Andrew Scheer is also very much to blame in this Maxime Bernier saga

Conservatives should offer something different, and Scheer needs to step up and find his conservative voice.

(This column originally appeared in the Toronto Sun)

By: Candice Malcolm

The Conservative Party of Canada is gathering in Halifax this weekend, and it’s time for the party to take a long, hard look in the mirror.

Maxime Bernier, a principled advocate for free-market principles and an outspoken critic of vile Leftist forces, has left the party, saying that “the Conservative Party has abandoned conservatives.”

I’ve heard from many conservatives — both party members, and non-partisans who’ve supported the CPC in the past —  who completely agree.

They are disappointed with CPC Leader Andrew Scheer and concerned about his commitment to conservative fundamentals.

Scheer has thus far failed to inspire the grassroots of the party. He has yet to define himself as a conservative or reveal his platform, his policies or his priorities.

What does Andrew Scheer stand for? What issues does he care about? Your guess is as good as mine.

During the CPC leadership race, Scheer talked a good game on freedom of speech issues. He pledged to defund Canadian universities who suppress free speech on campus.

This excited many who are concerned with the growing hostility to the free exchange of ideas and the increasing indoctrination at our public universities.

After Scheer won the CPC leadership race — just barely, on the 13th ballot with only 50.95% of the vote — he had the perfect opportunity to explain his campus free speech policy.

A scandal rocked Wilfrid Laurier University over the very issue of freedom of speech.

A graduate student led a classroom discussion about an Orwellian law that could force Canadians to use made-up words. Her adviser didn’t want students to hear both sides of the debate, and so, the grad student was reprimanded by a group of administrators behaving like Marxists.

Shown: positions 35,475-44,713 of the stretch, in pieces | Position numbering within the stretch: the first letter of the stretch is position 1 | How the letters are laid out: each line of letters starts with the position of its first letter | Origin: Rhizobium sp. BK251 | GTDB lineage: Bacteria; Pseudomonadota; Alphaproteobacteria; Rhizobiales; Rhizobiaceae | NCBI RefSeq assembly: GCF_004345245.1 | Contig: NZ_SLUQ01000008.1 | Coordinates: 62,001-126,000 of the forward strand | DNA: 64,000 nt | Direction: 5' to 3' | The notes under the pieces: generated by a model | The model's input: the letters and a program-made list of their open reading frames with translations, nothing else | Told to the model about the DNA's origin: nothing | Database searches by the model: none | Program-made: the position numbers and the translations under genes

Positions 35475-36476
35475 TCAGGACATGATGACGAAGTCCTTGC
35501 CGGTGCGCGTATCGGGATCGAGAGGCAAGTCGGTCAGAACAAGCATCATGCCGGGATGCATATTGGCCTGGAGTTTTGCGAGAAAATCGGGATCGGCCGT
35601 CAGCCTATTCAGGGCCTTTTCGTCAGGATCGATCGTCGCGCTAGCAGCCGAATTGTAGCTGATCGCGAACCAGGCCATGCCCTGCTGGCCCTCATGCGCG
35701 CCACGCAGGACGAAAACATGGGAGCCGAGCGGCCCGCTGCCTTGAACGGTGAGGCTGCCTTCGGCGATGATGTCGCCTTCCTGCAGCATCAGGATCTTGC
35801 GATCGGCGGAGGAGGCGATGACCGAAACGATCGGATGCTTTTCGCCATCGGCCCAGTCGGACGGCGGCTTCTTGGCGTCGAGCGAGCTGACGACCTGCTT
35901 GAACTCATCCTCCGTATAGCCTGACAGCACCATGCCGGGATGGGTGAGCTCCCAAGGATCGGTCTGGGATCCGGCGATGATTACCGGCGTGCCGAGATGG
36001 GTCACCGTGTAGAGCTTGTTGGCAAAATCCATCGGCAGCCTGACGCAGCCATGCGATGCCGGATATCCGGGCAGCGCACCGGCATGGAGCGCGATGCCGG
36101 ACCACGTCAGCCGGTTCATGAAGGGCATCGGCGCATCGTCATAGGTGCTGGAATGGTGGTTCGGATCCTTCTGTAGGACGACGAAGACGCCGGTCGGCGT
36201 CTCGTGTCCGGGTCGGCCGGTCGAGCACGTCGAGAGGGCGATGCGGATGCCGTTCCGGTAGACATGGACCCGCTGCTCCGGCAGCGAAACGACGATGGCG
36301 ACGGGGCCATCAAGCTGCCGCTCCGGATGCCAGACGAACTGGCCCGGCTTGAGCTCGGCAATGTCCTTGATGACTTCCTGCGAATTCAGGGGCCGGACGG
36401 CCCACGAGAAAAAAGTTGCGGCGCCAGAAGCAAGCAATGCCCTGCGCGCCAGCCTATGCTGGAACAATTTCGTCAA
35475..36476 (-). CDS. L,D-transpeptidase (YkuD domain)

It was the perfect opportunity for Scheer — and he jumped to say the incident was “egregious.”

But when asked about withholding federal funds, as he had pledged months earlier, he said he wouldn’t intervene if he were prime minister. He immediately backed down from his earlier stance to avoid controversy.

This has become a pattern for Scheer. He’s failed to stand up to the left-wing media, refuses to fight back on key issues — from terrorism to trade — and repeatedly takes positions that oppose core conservative values of freedom of the press, free trade and economic freedom.

One promise Scheer has kept is propping up a socialist quota scheme for his supporters in the dairy lobby.

Bernier made a mistake by leaving the CPC. He should have stayed to keep Scheer accountable and advocate for issues important to so many Canadians.

But Scheer is also to blame. His job is to unite conservatives and manage the big tent coalition. Instead, he failed to work with Bernier or offer an olive branch on the policy front.

Scheer seemed to forget that Bernier has a large following behind him, and may have been leader had it not been for the byzantine voting scheme used in the CPC leadership race. Bernier was chosen as the top-ranked candidate by significantly more Conservative members than Scheer (22% for Scheer, 29% for Bernier). It took 13 ballots for Scheer to edge ahead.

Canadians want a choice in 2019. If they want a nice guy who calls himself a feminist, believes in big government, champions corporate welfare and follows the opinions of elites rather than the broader Canadian public, they’ll vote for Trudeau.

Conservatives should offer something different, and Scheer needs to step up and find his conservative voice.